BWW Review: HEDDA TESMAN, Minerva Theatre, Chichester Festival Theatre
Hedda is bored - more than that really. She's wallowing in a middle-aged, middle class ennui that borders on depression. Much of that can be laid at the feet of a marriage that she kinda fell into thirty years ago and a husband, George, who has forged a career as a minor academic and major dullard.
The couple move back to England after a two year sojourn in Boston, Hedda is reunited with their daughter, Thea (a relentlessly angry Natalie Simpson), whose animus towards her is undiminished by the passage of time. Thea is besotted by Elijah, a recovering alcoholic but brilliant and ambitious scholar who has a past "connection" with Hedda and whose work has, shall we say, "inspired" George. It's an incendiary mix and soon the flames are licking at these fragile relationships.
Cordelia Lynn has, of course, updated Ibsen's Hedda Gabler by moving the action to the present day, advancing Hedda's age and flipping one or two other characters. It works only partially, the pull of the source material gnawing away at the credibility of the characters.
Why would Hedda (witty, disdainful and impetuous as played by Haydn Gwynne) put up with it all, her alienation pretty much voluntary? What is so fascinating about Elijah, of whom Irfan Shamji empties any charisma or charm (indeed, there's no charm in any character, which does make for a long 150 minutes)? Why is the lascivious neighbour, Judge Brack (Jonathan Hyde all but twirling his moustache at Hedda), so halfhearted about a woman whom he has decided is worth pursuing? (And he really should know the difference between a trial and an inquest).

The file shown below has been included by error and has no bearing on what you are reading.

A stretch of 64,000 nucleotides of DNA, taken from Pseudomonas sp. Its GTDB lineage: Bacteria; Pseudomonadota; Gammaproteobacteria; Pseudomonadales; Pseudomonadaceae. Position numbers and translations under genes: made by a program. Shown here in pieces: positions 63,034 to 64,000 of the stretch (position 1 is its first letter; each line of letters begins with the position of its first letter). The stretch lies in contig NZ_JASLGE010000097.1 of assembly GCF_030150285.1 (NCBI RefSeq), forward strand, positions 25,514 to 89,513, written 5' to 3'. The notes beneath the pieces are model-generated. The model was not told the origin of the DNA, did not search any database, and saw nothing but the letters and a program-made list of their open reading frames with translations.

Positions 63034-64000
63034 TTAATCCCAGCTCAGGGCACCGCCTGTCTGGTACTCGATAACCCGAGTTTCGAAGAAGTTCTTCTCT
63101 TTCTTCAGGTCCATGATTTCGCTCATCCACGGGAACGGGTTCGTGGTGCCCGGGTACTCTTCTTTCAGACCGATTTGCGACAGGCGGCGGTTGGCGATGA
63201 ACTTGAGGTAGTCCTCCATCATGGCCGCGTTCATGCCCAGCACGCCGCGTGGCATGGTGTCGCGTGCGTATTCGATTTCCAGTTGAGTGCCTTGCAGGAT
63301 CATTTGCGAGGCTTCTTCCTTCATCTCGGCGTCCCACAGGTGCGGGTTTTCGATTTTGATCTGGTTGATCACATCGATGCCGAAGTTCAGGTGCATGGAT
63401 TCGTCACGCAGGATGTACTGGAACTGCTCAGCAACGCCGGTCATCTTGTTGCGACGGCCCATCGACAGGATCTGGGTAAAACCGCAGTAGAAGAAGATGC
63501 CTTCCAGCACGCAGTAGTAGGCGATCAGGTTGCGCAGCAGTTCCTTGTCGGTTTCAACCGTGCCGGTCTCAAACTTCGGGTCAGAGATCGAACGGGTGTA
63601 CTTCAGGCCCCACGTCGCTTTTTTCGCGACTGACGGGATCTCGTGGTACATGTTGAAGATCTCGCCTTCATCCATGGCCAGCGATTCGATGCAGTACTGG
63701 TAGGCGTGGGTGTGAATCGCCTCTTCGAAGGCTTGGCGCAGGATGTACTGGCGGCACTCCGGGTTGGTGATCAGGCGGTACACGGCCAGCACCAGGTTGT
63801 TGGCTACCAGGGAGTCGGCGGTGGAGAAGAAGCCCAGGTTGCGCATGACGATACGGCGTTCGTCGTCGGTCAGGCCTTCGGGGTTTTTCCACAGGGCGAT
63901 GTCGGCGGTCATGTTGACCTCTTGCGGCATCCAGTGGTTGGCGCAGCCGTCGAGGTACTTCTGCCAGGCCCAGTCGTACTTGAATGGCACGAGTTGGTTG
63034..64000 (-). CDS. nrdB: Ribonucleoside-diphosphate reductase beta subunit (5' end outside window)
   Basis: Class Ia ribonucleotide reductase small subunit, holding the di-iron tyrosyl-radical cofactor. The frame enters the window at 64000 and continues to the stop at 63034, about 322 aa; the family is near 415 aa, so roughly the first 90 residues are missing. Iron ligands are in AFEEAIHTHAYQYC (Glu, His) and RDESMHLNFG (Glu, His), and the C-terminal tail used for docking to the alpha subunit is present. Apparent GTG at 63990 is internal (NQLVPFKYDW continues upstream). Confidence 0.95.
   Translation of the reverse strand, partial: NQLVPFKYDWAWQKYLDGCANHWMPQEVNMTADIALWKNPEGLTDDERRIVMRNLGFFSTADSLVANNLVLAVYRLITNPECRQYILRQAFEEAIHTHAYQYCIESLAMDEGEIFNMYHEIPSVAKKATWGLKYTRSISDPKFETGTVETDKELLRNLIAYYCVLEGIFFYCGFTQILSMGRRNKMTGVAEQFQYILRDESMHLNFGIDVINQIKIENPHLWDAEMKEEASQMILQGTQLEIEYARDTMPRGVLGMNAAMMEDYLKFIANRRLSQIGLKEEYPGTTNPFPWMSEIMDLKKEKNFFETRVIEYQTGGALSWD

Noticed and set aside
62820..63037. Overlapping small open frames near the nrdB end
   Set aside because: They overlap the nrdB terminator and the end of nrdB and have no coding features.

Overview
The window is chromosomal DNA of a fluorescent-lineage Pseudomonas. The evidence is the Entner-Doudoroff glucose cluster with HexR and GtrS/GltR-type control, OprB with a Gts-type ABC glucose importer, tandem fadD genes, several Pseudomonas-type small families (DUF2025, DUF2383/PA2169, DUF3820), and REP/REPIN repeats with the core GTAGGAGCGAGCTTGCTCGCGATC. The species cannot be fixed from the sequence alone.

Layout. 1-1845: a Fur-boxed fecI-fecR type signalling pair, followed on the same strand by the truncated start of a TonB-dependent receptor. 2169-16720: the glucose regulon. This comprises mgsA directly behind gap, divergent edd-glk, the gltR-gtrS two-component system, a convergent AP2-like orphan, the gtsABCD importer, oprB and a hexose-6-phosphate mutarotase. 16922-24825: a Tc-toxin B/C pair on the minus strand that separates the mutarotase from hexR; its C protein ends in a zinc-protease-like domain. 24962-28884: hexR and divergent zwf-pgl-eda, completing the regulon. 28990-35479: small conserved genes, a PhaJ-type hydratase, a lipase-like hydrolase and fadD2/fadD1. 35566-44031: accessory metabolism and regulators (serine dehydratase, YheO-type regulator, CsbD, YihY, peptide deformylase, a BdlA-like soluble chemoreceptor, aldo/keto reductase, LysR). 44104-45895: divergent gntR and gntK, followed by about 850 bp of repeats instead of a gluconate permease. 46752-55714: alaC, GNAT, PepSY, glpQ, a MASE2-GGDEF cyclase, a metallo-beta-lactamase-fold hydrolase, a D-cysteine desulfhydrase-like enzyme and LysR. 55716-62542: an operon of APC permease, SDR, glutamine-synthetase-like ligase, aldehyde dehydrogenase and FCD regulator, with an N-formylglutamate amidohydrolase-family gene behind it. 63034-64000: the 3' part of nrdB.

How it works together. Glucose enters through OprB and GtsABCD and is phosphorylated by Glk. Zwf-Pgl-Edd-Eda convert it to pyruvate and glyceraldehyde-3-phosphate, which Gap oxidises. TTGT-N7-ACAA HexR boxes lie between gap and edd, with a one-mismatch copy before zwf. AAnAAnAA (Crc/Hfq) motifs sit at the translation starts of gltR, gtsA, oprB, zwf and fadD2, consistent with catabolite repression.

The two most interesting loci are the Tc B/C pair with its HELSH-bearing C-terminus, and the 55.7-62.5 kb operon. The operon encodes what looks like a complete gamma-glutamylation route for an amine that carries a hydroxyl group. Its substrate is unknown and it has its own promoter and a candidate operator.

Perhaps the biggest flaw is the complete failure to acknowledge the enormous change in popular awareness of mental illness and the diminishing (if not wholly diminished) stigma attached to its treatment. Aside from one throwaway line (which could have come from the 1970s), there's no reference to therapeutic interventions, despite two years in Boston, surely one of the most Prozaced cities in the world.
Anthony Calf gives the most understated performance of the night as George, all bumbling goodwill, but emanating tedium from beard to brogues. Cleaner, Bertha, interested me more than the principals, but Rebecca Oldfield isn't given much more to do than observe the craziness with a wry half-smile and dispense wisdom from her hostile home in the gig economy.
It's all well done of course, with Anna Fleischle's set almost offensive in its stultifying drabness, but the writing never quite gets to grips with its ambition, at times dipping into one of two soapy cliches. It did make me want to see the original play though in which I'm sure things must hang together a little more coherently.
Photo Johan Persson